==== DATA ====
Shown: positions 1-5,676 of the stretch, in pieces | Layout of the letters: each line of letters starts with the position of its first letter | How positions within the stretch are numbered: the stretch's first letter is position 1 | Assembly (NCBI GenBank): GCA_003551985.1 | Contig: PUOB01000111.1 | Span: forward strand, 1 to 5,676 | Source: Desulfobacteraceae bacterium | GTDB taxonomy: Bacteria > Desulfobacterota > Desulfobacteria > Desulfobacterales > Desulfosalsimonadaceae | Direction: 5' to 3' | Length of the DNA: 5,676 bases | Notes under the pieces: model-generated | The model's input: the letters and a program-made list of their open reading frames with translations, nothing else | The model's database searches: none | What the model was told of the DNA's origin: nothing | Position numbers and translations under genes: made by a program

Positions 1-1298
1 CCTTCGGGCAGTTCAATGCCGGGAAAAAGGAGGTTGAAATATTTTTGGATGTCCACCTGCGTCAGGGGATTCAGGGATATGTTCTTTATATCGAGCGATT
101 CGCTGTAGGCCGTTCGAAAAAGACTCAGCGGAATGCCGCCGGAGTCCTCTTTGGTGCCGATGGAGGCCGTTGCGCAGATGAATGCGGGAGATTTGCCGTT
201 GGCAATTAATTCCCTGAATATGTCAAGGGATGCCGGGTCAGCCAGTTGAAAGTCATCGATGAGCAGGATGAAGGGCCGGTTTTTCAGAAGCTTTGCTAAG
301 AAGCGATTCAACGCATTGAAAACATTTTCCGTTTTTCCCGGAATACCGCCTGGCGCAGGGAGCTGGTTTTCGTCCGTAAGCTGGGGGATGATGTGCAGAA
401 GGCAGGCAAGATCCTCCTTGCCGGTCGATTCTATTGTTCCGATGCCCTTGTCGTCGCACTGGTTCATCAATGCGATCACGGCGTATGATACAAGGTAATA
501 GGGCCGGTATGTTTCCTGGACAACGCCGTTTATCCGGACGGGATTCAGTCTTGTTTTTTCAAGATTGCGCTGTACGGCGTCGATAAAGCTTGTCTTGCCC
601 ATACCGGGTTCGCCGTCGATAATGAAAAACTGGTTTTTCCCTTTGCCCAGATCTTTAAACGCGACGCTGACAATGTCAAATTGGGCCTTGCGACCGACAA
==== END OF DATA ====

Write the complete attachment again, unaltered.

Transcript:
Shown: positions 1-5,676 of the stretch, in pieces | Layout of the letters: each line of letters starts with the position of its first letter | How positions within the stretch are numbered: the stretch's first letter is position 1 | Assembly (NCBI GenBank): GCA_003551985.1 | Contig: PUOB01000111.1 | Span: forward strand, 1 to 5,676 | Source: Desulfobacteraceae bacterium | GTDB taxonomy: Bacteria > Desulfobacterota > Desulfobacteria > Desulfobacterales > Desulfosalsimonadaceae | Direction: 5' to 3' | Length of the DNA: 5,676 bases | Notes under the pieces: model-generated | The model's input: the letters and a program-made list of their open reading frames with translations, nothing else | The model's database searches: none | What the model was told of the DNA's origin: nothing | Position numbers and translations under genes: made by a program

Positions 1-1298
1 CCTTCGGGCAGTTCAATGCCGGGAAAAAGGAGGTTGAAATATTTTTGGATGTCCACCTGCGTCAGGGGATTCAGGGATATGTTCTTTATATCGAGCGATT
101 CGCTGTAGGCCGTTCGAAAAAGACTCAGCGGAATGCCGCCGGAGTCCTCTTTGGTGCCGATGGAGGCCGTTGCGCAGATGAATGCGGGAGATTTGCCGTT
201 GGCAATTAATTCCCTGAATATGTCAAGGGATGCCGGGTCAGCCAGTTGAAAGTCATCGATGAGCAGGATGAAGGGCCGGTTTTTCAGAAGCTTTGCTAAG
301 AAGCGATTCAACGCATTGAAAACATTTTCCGTTTTTCCCGGAATACCGCCTGGCGCAGGGAGCTGGTTTTCGTCCGTAAGCTGGGGGATGATGTGCAGAA
401 GGCAGGCAAGATCCTCCTTGCCGGTCGATTCTATTGTTCCGATGCCCTTGTCGTCGCACTGGTTCATCAATGCGATCACGGCGTATGATACAAGGTAATA
501 GGGCCGGTATGTTTCCTGGACAACGCCGTTTATCCGGACGGGATTCAGTCTTGTTTTTTCAAGATTGCGCTGTACGGCGTCGATAAAGCTTGTCTTGCCC
601 ATACCGGGTTCGCCGTCGATAATGAAAAACTGGTTTTTCCCTTTGCCCAGATCTTTAAACGCGACGCTGACAATGTCAAATTGGGCCTTGCGACCGACAA